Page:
Judges are uniformly familiar with Rule 2.3 of the 2007 ABA Model Code of Judicial Conduct. It is second nature for judges to cautiously and consciously comply with 2.3(B) in carefully selecting words and actions that could in any way manifest bias or prejudice against the protected classes enumerated in that provision. It is an exhaustive list that continues to grow as our constantly evolving awareness extends to the full range of human expression. We know and see express bias. And courts are currently addressing court employees and a few judges who are exhibiting bias through the guise of religious liberty in refusing to implement newly recognized same-sex marriage rights. It is a small minority of judges and court employees who refuse to recognize the authority of our highest court in this area and are clearly violating that part of 2.3(B) that prohibits manifestations of bias based on sexual orientation. We see it. We know it.
What is more difficult and is pondered by the various articles in this issue of The Judges Journal is how judges may be manifesting their own “implicit bias.” Through word choices, a tone of voice, an assumption made by the way someone dresses or speaks, judges every day express their own implicit bias.
Judge Stephanie Domitrovich’s interview with Janet Cohen shows how language choices express our own implicit biases. Those words can express positive views or negative. What they have in common is that those words create a value-laden picture of the person based on characteristics independent of their actions. It can be a crying man who appears “too emotional” or a mother’s demeanor that makes her appear “cold” and “uncaring.” As judges, these evaluations are a daily part of decision making.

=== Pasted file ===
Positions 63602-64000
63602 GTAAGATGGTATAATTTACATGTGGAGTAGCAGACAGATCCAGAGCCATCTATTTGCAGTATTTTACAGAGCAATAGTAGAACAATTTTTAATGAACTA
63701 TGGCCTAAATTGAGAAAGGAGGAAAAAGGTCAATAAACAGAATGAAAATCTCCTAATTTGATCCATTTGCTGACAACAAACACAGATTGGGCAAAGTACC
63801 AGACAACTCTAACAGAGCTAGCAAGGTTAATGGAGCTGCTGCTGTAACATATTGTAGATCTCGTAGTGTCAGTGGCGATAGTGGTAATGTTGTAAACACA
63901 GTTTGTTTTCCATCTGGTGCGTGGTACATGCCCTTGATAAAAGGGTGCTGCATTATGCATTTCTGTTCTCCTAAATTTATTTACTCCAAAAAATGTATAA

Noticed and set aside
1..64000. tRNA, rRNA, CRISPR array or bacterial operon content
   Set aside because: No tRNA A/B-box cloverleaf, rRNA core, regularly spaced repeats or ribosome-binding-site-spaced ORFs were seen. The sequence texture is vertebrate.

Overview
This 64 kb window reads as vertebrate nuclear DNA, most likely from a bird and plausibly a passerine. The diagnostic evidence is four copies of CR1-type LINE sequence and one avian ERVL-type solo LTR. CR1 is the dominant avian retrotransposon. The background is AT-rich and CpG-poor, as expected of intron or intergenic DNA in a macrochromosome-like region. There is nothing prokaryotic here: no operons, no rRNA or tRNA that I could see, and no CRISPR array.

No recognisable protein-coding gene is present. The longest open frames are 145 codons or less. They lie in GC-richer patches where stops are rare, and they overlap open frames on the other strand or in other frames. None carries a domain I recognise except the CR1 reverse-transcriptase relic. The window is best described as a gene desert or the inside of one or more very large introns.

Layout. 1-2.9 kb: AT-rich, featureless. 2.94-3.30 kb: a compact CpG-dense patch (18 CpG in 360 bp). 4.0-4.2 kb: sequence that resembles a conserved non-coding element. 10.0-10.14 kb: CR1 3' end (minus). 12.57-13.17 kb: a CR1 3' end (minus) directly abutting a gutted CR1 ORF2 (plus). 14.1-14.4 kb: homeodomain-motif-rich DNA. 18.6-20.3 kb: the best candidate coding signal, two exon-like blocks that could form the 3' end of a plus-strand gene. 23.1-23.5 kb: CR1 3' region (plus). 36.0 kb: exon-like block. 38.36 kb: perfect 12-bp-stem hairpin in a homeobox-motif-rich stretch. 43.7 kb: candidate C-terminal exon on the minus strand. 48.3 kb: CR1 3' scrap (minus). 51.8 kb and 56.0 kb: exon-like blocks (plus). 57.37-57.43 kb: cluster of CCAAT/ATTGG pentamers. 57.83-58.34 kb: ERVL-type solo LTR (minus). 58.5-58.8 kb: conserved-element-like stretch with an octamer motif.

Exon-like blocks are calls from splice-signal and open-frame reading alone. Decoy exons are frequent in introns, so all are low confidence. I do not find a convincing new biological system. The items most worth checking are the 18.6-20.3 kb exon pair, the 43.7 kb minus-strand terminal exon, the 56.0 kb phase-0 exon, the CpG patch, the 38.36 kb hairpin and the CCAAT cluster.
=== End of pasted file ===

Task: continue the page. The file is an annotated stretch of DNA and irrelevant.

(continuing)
Is the person who is glancing down while speaking appearing to be “less than candid”? Is the teenager chewing gum and smiling while being addressed by the court disrespectful and unlikely to comply with your court orders? These and other scenarios are contemplated by Judge Dana Leigh Marks in her article.
Unlike the bias contemplated by Rule 2.3, implicit bias is unable to be easily identified by a slur, a stereotype, or an inappropriate gesture. Implicit bias is expressed through word choice and mental assumptions, often informed or reinforced by life experience rather than by objective reason. A judge may not recognize or realize his or her own implicit bias. And it is a fine line between our informed intuition and implicit bias that will lead to an incorrect assumption.
For all these reasons, our Code of Judicial Conduct will never prohibit expressions of implicit bias. In fact, many of the expressions of implicit bias are embedded in custody determinations, sentencing findings, and veracity assessments. Through increased sensitivity and training, judges can become more aware of personal assumptions and characterizations that are not independently supported. So while our Code of Judicial Conduct cannot possibly prohibit the manifestation of implicit bias, each judge can live his or her own version of 2.3(B) in careful awareness and contemplation of the assumptions we all carry with us.